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Getting kids off screens and outdoors

Getting kids away from television and screens and outdoors

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Getting kids off screens and outdoors

An alarming new study has found children across all age groups are far exceeding the daily recommendations for screen use and we are yet to see the full impacts. It’s time to get our kids unplugged and active again.

From 2003 to 2015, Caloundra’s Steven Hamlin ran school sport and recreation camps for the Queensland government.

In those 12 years, he noticed some disturbing changes in each new crop of kids coming to the camps – the most noticeable being many of them could no longer ride a bike.

“You’d be surprised how many kids can’t ride a bike,” he says.

“In one of the biggest camps I worked at, if we had a group of 150 kids, there would be at least 10 per cent who couldn’t ride a bike and had never ridden a bike.

“Kids aren’t being kids anymore. They’re not getting out.”

According to recent data released by Victoria University, in the past 10 years, children’s bike sales have dropped by 110,000 units – from 492,000 to 382,000 – a drop of 22 per cent.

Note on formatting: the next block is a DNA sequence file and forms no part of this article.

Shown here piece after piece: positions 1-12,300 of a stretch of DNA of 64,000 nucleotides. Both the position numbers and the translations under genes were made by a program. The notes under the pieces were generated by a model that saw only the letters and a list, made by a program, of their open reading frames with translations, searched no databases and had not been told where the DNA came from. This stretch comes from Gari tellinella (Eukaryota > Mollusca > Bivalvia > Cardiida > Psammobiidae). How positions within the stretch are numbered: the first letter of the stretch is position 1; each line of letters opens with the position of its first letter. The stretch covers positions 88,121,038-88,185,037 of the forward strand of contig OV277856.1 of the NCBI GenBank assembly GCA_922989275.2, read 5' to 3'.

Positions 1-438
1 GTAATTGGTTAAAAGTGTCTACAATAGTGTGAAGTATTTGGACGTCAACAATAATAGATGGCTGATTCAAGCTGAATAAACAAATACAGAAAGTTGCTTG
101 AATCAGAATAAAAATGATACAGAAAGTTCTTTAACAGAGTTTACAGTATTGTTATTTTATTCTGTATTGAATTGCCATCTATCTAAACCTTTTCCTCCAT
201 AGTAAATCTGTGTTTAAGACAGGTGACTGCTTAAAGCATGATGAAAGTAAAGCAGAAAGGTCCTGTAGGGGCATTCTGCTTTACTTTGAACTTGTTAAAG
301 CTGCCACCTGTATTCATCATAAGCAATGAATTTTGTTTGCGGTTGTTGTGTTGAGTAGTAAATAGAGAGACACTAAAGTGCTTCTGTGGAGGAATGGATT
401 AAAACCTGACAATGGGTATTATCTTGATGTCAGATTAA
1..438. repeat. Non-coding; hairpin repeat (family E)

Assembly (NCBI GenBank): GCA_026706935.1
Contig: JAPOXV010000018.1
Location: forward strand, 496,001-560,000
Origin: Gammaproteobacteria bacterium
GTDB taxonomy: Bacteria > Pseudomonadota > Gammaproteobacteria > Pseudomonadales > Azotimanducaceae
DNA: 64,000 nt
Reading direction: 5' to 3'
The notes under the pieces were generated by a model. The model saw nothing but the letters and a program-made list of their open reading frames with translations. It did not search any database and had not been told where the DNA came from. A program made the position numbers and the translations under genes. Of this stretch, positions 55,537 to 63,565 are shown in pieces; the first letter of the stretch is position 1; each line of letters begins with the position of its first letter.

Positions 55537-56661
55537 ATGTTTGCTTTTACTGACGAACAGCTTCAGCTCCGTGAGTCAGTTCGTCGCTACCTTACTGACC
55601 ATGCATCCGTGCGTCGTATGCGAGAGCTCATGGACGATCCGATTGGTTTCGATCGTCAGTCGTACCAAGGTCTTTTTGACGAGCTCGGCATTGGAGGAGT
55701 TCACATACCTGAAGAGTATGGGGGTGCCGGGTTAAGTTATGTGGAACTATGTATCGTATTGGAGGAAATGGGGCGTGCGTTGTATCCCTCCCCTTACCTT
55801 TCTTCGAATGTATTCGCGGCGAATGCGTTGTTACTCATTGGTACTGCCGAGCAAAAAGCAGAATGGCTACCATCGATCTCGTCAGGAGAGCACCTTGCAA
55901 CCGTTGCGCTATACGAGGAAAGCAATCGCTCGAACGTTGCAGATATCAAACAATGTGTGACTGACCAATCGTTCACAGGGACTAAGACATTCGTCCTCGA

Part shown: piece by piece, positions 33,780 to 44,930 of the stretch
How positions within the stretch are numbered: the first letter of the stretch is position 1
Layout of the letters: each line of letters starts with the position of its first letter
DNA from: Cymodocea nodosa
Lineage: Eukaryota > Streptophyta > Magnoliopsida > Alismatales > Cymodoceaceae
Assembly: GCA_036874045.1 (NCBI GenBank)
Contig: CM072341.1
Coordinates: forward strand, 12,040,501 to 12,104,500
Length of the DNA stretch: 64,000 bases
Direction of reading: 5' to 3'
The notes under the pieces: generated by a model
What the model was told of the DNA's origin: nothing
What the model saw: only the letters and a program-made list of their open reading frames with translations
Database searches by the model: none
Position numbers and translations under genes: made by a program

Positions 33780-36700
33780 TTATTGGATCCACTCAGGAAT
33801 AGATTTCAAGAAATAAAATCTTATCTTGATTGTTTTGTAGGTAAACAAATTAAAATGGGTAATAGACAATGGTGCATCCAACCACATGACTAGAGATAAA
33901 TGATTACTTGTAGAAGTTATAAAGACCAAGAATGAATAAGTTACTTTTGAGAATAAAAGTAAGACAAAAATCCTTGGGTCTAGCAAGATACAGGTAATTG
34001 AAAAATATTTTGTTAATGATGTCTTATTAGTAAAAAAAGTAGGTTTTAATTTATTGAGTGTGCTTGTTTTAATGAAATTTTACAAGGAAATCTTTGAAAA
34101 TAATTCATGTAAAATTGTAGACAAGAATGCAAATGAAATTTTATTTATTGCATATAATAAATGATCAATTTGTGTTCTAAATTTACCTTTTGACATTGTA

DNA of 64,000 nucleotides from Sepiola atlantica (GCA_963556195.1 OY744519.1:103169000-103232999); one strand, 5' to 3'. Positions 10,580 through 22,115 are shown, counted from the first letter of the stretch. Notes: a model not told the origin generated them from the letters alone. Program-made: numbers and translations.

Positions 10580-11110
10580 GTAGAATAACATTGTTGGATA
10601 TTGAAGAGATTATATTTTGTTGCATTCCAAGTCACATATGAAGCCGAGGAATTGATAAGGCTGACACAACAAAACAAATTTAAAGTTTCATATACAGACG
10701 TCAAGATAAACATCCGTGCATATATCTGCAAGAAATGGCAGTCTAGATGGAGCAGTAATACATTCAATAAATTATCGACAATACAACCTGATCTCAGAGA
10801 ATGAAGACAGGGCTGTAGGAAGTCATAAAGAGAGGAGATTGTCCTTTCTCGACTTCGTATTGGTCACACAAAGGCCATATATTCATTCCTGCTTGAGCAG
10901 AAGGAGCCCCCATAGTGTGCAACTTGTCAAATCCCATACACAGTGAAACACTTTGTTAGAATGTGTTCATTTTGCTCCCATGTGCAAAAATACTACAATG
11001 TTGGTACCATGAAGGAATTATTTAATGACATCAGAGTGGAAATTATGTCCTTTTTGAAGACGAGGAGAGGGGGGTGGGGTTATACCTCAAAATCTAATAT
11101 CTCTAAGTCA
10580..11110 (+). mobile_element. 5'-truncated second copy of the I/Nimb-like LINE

This sharp decline has health experts concerned about the increasingly sedentary behaviour of young children.

Director of the Australian Health Policy Collaboration at Victoria University, Rosemary Calder, says 71 per cent of children and 92 per cent of those aged between 12 and 17 do not meet the recommended guidelines for physical activity in Australia.

Riding a bike should be a rite of passage for children, so what’s going on?

Hamlin puts part of the blame on spiralling screen time, which over the past 10 years, has rapidly consumed more and more of our children’s attention.

He ran school camps during the years prolific screen use was taken up, so he’s seen the effects first-hand.

“In the last four or five years, kids started coming to the camp and instead of focusing on each other and the recreational activities, they would be more worried about wifi and internet services.

“On the social side of things, they’ve become more socially awkward because they’re used to spending time on a screen, rather than interacting face to face.”

In just one generation, the way our children play has changed dramatically.

Screens have increasingly replaced outdoor play as our children’s activity of choice, alarming health authorities and governments, who are now pouring taxpayer dollars into promotional campaigns to encourage children to play outside.

In July, the Labor Government committed to $1.87 million over the next three years to fund Nature Play, a campaign designed to encourage children to go back to their natural habitat – outdoors – where they can have fun and get filthy climbing, running, walking and playing in nature.